Happy Thanksgiving everyone. If you’ve just watched our YouTube video showing how we changed our bed from low to high mode then the following will make more sense to you. If you didn’t catch the video click the following link.
Our first bed platform was made of wood 2x4s and plywood decking and was at a fixed height.
In an effort to carry bikes inside the van with the front wheels on and still be able to have a bed I built an adjustable system from tube steel and plywood. As you’ve seen in the video there are two bed panels which are transferred from the lower shelves to the upper bed rails.
I began by using 1” sqaure tube steel to create an “H” brace inside the window well on both sides of the van. I welded an angle support at the base of each vertical and then welded the “H” to the angle supports and to the van at the top of the vertical. These provide a very strong structure for the bed rails to mount to. I then welded the angle supports to the van and to the “H” braces. The bed rails have proven to be very durable with no flex to them. When the bed is in low mode we have hit the rails while rolling over at night but otherwise we don’t notice their existence as they only extend 1” from the walls.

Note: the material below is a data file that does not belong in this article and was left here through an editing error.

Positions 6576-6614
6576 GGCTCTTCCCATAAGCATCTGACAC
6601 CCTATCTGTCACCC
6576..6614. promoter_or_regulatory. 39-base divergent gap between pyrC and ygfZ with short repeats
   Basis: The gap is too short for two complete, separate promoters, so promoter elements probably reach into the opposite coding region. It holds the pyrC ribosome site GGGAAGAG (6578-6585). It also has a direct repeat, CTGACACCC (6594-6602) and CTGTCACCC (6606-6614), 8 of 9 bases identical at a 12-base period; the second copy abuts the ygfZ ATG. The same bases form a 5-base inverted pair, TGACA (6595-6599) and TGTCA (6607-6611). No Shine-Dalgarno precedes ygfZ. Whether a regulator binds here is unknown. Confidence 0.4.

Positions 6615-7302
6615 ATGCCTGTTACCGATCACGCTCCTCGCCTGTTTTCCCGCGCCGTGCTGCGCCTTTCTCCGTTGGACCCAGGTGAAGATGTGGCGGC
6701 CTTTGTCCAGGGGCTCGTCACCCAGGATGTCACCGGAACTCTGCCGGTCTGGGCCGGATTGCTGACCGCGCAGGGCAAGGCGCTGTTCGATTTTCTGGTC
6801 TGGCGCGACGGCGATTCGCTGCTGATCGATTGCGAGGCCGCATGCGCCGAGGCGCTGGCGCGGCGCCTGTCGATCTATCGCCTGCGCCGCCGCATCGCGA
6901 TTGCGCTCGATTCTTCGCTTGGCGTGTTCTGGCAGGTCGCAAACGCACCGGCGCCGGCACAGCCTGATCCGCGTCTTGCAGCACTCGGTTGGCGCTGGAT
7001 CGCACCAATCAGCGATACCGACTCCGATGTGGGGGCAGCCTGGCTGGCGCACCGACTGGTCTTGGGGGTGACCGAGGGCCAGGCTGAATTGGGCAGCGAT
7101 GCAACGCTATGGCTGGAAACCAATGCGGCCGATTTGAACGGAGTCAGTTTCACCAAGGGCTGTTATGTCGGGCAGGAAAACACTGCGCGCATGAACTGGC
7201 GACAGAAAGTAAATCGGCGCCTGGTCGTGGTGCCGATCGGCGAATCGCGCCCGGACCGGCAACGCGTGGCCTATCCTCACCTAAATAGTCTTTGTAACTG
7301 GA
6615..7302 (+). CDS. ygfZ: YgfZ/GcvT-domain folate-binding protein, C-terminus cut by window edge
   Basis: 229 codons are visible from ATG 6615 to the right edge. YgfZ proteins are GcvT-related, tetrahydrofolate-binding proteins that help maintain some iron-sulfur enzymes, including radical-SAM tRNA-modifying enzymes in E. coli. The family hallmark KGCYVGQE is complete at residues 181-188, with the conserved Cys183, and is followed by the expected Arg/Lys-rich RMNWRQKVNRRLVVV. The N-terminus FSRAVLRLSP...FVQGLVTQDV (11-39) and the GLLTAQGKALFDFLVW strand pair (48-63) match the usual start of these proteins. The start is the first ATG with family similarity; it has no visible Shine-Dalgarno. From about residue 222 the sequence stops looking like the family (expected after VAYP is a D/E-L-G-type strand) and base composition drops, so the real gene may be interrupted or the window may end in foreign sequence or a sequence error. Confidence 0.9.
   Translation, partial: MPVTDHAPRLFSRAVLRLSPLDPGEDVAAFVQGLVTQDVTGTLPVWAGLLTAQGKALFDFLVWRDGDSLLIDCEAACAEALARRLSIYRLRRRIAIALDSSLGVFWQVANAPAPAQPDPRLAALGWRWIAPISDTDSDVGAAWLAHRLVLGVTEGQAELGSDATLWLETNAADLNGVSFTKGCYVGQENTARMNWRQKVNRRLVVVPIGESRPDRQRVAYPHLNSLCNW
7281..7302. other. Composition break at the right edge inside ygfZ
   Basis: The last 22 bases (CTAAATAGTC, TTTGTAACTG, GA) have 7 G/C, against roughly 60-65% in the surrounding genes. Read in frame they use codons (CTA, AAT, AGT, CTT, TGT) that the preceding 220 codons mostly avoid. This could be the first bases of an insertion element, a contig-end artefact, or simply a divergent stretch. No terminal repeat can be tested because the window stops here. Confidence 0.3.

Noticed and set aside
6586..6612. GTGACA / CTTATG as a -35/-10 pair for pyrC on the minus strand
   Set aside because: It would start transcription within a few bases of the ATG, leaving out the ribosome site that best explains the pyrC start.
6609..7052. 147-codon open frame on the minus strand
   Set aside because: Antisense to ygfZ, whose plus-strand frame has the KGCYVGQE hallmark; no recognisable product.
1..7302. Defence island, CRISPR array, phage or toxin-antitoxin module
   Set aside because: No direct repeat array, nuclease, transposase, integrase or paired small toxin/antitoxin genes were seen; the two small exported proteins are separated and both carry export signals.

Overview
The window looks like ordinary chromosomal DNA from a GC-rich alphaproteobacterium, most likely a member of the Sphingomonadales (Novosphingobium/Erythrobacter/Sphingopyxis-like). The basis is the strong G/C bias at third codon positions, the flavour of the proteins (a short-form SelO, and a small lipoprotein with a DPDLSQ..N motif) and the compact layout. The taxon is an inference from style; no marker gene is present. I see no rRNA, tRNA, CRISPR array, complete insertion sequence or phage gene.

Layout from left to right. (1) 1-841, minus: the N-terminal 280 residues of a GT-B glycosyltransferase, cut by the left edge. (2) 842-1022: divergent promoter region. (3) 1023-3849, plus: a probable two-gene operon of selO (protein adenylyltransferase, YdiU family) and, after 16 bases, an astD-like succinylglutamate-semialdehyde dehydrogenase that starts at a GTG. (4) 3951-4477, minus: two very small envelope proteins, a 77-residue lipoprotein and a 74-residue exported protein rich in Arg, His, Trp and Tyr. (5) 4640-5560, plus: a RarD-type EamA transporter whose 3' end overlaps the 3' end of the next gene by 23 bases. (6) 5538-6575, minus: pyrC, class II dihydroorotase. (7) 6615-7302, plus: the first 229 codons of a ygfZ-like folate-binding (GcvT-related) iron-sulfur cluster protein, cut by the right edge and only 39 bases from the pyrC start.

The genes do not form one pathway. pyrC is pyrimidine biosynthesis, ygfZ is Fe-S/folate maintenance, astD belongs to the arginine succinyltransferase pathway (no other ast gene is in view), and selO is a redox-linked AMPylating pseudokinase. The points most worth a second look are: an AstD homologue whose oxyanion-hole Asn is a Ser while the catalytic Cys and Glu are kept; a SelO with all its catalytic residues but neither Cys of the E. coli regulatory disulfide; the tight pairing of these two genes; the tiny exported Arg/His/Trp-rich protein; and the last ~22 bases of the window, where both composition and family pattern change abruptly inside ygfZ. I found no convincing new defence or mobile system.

The bed platforms are tig welded with 1-1/4” and 1” square tubing. The outer frames are 1-1/4” tube while the two center supports are 1” tube. I drilled holes from the underside of the center supports to allow the plywood to be screw fastened to each frame. To reduce the weight of each platform I left approximately 1-1/2” gap on all four sides of the plywood. With two adults and a dog in the bed the platforms do have some deflection but not enough to be concerned with.
Though we use the bed in low mode most of the year winter road conditions have me wanting the bikes inside where they stay dry and clean. Being able to have everything inside and being able to sleep in the van is a major bonus to this adjustable bed system.
I have had the idea of cutting the mattress in half and using the bed panels to create a couch to sit on while at camp. I’ve also thought about a hydraulic actuated lift system though I feel the cost and engineering may be more than I want to deal with in the near future. Maybe these ideas will be integrated into the next van somewhere down the road.
If you have questions about the materials I used or anything else about the van please leave a comment for us.